Monday, April 1, 2013

"US Energy Policy and the Pursuit of Failure"

That's the title of the new book by my dear friend and frequent collaborator Peter Z. Grossman, Professor of Economics at Butler University. Yesterday, Peter hand-delivered my own copy of the book, which is published by Cambridge.

I'm far too biased to provide an objective review of the book, which I've read in draft. But it is a very important book, which canvasses the history of US energy policy and offers a novel political-economic theory, which Peter calls the "do-something syndrome" to explain why Congress and the White House often respond to perceived energy "crises" with ineffective, sometimes downright silly, legislative and regulatory proposals.

But don't just take my word for it. Consider the advanced praise for the book by some very prominent social scientists:

U.S. Energy Policy and the Pursuit of Failure is exactly the kind of analysis that more economists should do. It brings in political transaction costs to explain how policies can go astray, endure, and reduce welfare. Given the plethora of policy recommendations for climate change mitigation, economists should take pause and be careful in what they call for.”
– Gary Libecap, Distinguished Professor, Corporate Environmental Management, University of California, Santa Barbara
“I’ve been engaged with U.S. energy policy since 1973, and with climate-change policy since 1979, and this new book corresponds to my experience wherever I have strong memories, and adds greatly to my historical knowledge. My only disappointment was its brief discussion of policy toward global warming, but then I realized that there has not been significant U.S. policy toward global warming! It is well organized, comprehensive, and well written – I recommend it.”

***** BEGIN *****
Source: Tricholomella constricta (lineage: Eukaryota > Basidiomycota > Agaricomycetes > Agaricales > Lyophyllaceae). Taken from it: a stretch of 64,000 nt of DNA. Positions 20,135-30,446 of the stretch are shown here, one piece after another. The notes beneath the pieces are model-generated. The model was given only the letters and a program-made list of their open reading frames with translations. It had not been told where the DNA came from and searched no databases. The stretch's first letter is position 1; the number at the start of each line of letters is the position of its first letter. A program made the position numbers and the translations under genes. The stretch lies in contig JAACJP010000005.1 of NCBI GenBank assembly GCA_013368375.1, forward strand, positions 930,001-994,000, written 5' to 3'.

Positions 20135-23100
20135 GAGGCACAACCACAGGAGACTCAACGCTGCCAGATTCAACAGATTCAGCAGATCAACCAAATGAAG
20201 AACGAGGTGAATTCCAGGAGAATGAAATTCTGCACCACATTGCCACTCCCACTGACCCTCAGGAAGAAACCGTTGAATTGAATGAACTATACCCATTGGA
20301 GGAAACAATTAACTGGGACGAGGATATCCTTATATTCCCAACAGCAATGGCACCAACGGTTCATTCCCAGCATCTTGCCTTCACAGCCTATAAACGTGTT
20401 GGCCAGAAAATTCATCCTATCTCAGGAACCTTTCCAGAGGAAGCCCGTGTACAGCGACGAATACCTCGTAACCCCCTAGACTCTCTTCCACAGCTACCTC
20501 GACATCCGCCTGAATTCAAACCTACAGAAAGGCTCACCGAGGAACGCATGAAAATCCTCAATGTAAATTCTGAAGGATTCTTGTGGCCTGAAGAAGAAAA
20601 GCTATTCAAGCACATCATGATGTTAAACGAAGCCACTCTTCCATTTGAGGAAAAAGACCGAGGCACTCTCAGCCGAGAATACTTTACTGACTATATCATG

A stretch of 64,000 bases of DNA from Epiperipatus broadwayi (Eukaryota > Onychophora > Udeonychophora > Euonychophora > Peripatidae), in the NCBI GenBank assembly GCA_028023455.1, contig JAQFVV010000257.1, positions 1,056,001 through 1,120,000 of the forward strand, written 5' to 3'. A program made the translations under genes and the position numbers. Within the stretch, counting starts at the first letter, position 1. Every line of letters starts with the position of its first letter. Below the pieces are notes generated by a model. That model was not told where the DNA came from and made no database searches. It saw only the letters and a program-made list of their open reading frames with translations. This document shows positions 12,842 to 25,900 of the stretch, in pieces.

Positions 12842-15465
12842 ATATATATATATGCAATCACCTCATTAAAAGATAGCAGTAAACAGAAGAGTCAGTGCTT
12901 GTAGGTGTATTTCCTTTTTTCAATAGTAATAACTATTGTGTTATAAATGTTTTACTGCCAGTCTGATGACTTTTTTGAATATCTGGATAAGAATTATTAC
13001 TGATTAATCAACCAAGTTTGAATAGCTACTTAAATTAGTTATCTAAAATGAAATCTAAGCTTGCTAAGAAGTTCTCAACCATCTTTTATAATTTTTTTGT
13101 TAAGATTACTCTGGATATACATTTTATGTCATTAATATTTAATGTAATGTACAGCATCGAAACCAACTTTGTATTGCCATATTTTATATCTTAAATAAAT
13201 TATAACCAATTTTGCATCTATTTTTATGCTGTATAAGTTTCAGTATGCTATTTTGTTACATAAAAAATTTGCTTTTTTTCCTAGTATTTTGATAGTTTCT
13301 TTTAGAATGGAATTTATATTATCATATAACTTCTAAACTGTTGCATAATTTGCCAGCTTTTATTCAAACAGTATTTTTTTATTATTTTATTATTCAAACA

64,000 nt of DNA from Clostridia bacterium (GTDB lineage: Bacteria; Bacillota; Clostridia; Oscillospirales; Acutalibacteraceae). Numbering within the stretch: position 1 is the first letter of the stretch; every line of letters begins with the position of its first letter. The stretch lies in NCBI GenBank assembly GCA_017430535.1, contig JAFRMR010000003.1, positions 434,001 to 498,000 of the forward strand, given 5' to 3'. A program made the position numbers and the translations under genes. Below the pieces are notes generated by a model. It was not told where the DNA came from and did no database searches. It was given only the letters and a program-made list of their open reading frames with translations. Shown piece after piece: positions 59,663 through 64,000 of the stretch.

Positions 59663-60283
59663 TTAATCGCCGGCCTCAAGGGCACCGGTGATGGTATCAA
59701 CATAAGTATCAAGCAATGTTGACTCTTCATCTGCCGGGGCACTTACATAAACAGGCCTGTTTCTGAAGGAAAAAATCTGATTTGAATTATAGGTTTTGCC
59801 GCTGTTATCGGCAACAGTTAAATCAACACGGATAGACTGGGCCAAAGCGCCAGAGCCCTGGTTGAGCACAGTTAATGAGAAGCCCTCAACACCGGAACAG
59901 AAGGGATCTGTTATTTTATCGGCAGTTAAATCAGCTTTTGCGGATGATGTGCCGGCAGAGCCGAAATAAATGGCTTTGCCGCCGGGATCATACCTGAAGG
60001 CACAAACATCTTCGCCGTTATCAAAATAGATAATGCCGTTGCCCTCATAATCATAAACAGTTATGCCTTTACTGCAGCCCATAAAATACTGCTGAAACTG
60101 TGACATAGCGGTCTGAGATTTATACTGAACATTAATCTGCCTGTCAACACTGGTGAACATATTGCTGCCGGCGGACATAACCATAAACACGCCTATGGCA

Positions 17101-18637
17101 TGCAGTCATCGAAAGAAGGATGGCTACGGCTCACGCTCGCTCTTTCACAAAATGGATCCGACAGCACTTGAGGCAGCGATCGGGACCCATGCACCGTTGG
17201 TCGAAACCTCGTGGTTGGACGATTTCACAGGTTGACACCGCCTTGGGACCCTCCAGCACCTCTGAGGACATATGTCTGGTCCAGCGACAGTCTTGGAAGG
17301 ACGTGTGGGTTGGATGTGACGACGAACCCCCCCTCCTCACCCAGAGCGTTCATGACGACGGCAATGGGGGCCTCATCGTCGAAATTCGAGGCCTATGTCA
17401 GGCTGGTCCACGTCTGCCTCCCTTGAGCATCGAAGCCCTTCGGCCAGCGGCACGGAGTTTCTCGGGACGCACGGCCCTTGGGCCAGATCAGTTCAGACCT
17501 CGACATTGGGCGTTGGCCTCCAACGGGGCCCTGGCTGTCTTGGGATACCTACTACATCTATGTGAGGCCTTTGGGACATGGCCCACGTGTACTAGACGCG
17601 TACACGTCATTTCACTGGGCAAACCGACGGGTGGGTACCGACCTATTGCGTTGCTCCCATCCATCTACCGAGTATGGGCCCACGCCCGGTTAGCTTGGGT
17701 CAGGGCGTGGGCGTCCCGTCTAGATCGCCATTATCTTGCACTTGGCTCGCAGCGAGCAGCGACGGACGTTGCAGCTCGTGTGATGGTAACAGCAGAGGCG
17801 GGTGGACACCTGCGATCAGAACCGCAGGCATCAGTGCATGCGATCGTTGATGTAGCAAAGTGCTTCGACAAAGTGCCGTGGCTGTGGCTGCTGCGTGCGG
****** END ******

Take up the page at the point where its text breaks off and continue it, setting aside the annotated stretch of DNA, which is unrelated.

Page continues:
– Thomas C. Schelling, Nobel Laureate, Harvard and University of Maryland, Emeritus
“For four decades, politicians have promised a solution to the ‘energy crisis’ that will bring Americans ‘energy independence.’ Fusion, wind, solar, switch grass, or algae, the salvation technologies have changed but the promises remain the same and broken. In this important and entertaining book, Peter Grossman documents the history of energy policy failure. Most importantly, Professor Grossman explains why policy has failed. Crisis-mentality thinking has promoted quick fixes and single-shot ‘solutions’ that ignore market and technology realities. What we need is not a solution in the style of the Manhattan Project but stable rules that support basic research while leaving plenty of scope for American entrepreneurship and innovation. Professor Grossman’s careful history and insightful analysis is the key guide to a more modest but more successful energy policy.”
– Alex Tabarrok, Director, Center for Study of Public Choice and Bartley J. Madden Chair in Economics at the Mercatus Center, George Mason University
“Peter Grossman’s definitive documentation of the failures of energy policy is a must-read for every policy analyst.”
– Murray Weidenbaum, Edward Mallinckrodt Distinguished University Professor, Washington University, St. Louis, and former Chairman of the Council of Economic Advisors, 1981–1982

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